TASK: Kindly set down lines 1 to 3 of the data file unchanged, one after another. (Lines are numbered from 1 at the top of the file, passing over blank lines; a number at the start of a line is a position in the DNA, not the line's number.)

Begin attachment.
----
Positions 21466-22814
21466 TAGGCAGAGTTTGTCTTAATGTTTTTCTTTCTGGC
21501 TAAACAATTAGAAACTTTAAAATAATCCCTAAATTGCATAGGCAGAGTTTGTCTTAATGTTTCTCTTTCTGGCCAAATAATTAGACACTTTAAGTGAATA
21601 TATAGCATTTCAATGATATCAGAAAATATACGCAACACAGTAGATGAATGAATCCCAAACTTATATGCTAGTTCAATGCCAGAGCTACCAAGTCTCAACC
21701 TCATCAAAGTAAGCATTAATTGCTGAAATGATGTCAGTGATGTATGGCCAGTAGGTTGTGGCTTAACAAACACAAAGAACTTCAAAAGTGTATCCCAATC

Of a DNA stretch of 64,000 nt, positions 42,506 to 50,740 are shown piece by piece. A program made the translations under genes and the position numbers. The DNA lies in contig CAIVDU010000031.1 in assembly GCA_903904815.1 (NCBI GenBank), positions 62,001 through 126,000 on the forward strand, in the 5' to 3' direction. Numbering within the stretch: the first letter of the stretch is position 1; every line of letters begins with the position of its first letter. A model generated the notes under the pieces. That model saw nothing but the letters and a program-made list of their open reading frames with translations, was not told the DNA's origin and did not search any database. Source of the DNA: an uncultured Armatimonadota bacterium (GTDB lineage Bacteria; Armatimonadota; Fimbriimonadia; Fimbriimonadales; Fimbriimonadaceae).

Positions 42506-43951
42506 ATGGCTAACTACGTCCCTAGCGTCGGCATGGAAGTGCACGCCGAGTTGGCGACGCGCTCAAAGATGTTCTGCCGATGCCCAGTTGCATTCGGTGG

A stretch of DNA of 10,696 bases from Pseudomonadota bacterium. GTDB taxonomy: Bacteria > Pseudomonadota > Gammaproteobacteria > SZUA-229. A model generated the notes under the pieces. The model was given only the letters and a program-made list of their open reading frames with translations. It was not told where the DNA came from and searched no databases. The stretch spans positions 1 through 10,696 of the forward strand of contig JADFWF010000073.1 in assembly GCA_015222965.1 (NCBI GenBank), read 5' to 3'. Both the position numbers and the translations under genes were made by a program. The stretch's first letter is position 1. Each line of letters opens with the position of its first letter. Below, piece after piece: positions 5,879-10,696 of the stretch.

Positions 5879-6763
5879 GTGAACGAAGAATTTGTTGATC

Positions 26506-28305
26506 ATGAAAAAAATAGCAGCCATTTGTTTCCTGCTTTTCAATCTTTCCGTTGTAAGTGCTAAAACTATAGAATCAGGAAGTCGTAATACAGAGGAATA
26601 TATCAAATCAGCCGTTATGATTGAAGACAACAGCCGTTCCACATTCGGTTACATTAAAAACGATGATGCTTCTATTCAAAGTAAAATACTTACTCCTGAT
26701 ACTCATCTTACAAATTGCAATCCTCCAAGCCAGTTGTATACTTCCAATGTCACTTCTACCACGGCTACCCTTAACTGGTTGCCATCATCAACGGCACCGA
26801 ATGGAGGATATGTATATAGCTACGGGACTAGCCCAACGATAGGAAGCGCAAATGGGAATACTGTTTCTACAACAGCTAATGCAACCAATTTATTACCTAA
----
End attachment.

Positions 21466-22814
21466 TAGGCAGAGTTTGTCTTAATGTTTTTCTTTCTGGC
21501 TAAACAATTAGAAACTTTAAAATAATCCCTAAATTGCATAGGCAGAGTTTGTCTTAATGTTTCTCTTTCTGGCCAAATAATTAGACACTTTAAGTGAATA